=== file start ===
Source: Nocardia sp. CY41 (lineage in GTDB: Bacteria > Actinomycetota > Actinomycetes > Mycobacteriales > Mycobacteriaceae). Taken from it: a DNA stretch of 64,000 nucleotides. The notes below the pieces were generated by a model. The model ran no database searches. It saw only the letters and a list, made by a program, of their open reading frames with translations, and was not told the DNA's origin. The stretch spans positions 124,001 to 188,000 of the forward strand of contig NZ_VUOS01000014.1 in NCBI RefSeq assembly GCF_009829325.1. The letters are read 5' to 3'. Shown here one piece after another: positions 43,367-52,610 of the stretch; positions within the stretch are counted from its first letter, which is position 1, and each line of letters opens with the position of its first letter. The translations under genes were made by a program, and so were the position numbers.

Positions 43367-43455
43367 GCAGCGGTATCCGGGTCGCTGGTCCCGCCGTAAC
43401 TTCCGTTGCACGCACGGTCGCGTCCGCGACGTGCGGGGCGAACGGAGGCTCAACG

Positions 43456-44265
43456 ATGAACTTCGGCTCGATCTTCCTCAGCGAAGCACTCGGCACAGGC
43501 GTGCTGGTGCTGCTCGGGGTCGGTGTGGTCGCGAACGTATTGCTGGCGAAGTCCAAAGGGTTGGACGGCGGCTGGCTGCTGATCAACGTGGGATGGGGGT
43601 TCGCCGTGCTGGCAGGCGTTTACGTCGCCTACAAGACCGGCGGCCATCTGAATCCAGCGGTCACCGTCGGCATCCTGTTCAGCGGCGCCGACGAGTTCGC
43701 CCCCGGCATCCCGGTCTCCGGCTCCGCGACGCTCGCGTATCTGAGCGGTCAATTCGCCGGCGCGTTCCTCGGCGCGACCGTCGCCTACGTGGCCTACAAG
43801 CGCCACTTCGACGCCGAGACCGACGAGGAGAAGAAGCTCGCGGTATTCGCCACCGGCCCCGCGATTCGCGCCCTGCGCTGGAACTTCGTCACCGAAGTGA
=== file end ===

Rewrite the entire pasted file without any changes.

Source: Nocardia sp. CY41 (lineage in GTDB: Bacteria > Actinomycetota > Actinomycetes > Mycobacteriales > Mycobacteriaceae). Taken from it: a DNA stretch of 64,000 nucleotides. The notes below the pieces were generated by a model. The model ran no database searches. It saw only the letters and a list, made by a program, of their open reading frames with translations, and was not told the DNA's origin. The stretch spans positions 124,001 to 188,000 of the forward strand of contig NZ_VUOS01000014.1 in NCBI RefSeq assembly GCF_009829325.1. The letters are read 5' to 3'. Shown here one piece after another: positions 43,367-52,610 of the stretch; positions within the stretch are counted from its first letter, which is position 1, and each line of letters opens with the position of its first letter. The translations under genes were made by a program, and so were the position numbers.

Positions 43367-43455
43367 GCAGCGGTATCCGGGTCGCTGGTCCCGCCGTAAC
43401 TTCCGTTGCACGCACGGTCGCGTCCGCGACGTGCGGGGCGAACGGAGGCTCAACG

Positions 43456-44265
43456 ATGAACTTCGGCTCGATCTTCCTCAGCGAAGCACTCGGCACAGGC
43501 GTGCTGGTGCTGCTCGGGGTCGGTGTGGTCGCGAACGTATTGCTGGCGAAGTCCAAAGGGTTGGACGGCGGCTGGCTGCTGATCAACGTGGGATGGGGGT
43601 TCGCCGTGCTGGCAGGCGTTTACGTCGCCTACAAGACCGGCGGCCATCTGAATCCAGCGGTCACCGTCGGCATCCTGTTCAGCGGCGCCGACGAGTTCGC
43701 CCCCGGCATCCCGGTCTCCGGCTCCGCGACGCTCGCGTATCTGAGCGGTCAATTCGCCGGCGCGTTCCTCGGCGCGACCGTCGCCTACGTGGCCTACAAG
43801 CGCCACTTCGACGCCGAGACCGACGAGGAGAAGAAGCTCGCGGTATTCGCCACCGGCCCCGCGATTCGCGCCCTGCGCTGGAACTTCGTCACCGAAGTGA